Nevis premier calls for more interest in CDB fully funded scholarships
From the NIA
CHARLESTOWN, Nevis – At his first monthly press conference at the Cabinet Room at Pinney’s Estate, the Honouranble Mark Brantley, premier of Nevis and minister of education, said a greater number of young people should take advantage of fully-funded scholarships offered by the Caribbean Development Bank (CDB). He said he had been notified by a team of CDB consultants that they had been having difficulty finding people willing to take advantage of the scholarships.
“A number of fully funded – those words should be music to anybody’s ears – scholarships, [which means they pay for everything for you] and they are asking for people to show the necessary level of interest,” he said. “We apparently have two youngsters from Nevis who are already abroad and have taken advantage, but they say that there are other scholarships that are available and they are having some difficulty. So, I want to appeal to our teachers who might be interested and also to our students to apply for these scholarships.”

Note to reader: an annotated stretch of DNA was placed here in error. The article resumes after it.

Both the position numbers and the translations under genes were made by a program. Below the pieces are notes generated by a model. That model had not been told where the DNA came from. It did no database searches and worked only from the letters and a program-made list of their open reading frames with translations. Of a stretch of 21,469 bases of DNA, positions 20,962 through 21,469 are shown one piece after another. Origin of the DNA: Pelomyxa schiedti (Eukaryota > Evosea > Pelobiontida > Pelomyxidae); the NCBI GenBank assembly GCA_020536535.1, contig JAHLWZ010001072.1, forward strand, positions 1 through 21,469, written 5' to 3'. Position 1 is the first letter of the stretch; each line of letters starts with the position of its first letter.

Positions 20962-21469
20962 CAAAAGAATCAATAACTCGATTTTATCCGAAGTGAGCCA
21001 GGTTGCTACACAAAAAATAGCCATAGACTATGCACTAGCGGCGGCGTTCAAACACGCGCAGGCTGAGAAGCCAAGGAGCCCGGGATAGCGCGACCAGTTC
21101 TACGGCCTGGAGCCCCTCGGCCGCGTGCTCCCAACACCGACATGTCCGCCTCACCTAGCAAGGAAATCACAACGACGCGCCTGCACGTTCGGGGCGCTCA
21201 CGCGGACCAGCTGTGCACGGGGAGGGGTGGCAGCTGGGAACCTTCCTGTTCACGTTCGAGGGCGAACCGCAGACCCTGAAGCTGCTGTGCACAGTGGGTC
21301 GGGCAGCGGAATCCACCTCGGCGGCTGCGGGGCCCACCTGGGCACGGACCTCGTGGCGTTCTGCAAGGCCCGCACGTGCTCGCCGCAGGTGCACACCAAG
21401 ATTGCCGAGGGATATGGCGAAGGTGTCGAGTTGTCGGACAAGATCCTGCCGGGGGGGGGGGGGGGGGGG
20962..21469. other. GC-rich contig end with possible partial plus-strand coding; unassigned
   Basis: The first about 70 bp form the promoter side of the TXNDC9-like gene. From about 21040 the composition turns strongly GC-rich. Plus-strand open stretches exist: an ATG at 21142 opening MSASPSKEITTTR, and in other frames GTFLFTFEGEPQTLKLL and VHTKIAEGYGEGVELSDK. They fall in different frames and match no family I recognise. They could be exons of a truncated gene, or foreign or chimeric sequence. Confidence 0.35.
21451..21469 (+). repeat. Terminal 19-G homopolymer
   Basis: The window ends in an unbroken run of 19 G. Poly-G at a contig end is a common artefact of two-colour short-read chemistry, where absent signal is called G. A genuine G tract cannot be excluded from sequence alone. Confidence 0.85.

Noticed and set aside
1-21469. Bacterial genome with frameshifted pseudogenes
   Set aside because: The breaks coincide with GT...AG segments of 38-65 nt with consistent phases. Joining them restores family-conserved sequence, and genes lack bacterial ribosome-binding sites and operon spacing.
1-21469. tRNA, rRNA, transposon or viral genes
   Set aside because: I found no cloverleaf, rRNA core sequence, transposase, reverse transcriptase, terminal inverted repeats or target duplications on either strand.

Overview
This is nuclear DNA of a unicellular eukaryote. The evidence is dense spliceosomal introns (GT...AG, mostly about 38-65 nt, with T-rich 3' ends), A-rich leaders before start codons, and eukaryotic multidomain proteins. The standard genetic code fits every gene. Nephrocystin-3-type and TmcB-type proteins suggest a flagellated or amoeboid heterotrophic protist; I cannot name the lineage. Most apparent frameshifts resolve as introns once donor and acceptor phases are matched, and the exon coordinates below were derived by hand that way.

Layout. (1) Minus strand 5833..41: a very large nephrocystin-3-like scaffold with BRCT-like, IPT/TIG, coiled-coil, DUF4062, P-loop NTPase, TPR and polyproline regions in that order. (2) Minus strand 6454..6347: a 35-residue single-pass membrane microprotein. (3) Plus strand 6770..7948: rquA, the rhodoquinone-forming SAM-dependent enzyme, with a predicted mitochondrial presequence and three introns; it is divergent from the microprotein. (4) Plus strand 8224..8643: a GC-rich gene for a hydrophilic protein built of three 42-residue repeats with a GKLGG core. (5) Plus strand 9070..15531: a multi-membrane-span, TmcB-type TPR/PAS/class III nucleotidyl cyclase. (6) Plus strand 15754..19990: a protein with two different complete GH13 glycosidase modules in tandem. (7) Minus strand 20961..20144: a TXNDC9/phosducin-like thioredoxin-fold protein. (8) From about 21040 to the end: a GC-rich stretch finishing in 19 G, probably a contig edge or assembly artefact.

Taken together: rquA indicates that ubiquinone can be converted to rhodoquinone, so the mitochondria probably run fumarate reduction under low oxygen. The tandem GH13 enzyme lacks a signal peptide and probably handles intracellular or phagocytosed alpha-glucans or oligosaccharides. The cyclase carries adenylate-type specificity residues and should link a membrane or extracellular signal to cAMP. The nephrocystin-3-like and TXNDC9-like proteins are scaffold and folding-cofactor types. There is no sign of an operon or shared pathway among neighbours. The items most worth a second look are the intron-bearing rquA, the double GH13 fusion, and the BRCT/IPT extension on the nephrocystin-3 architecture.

Brantley explained that the team of CDB consultants were visiting in regards of the Technical and Vocational Education and Training (TVET) Enhancement Programme. In 2015, the government of St. Kitts and Nevis accessed financing from the CDB to implement the TVET Enhancement Programme. The Board of Directors of the CDB approved US$8.3 million in financing support to the government in enhancing its technical and vocational education system to improve national productivity, drive economic development and boost competitiveness. The TVET Enhancement Programme aims to improve the quality, relevance and efficiency of the TVET system, in an effort to help narrow the gap between the demand for and supply of skilled labour.
Meantime, the premier also urged people to ready themselves to be a part of the project moving forward. He said much has been bantered about regarding the lack of skills certification, but the project offers certification for those in and out of school.
“So, if you are out here as a welder or as a carpenter, they will come and assess you and you will get your certification without you necessarily having to go back to school,” he said. “They will come and look and see what quality of work you are producing because, let us face it, we have some very skilled people on the island, some people who can build a whole house, but you ask them for that bit of paper and they have none.
“I am also very happy to report that I have been advised by the CDB consultants that those who are no longer in school, but who are described as those out there performing the skills, but without certification, the TVET programme will also now allow them to be certified,” he said.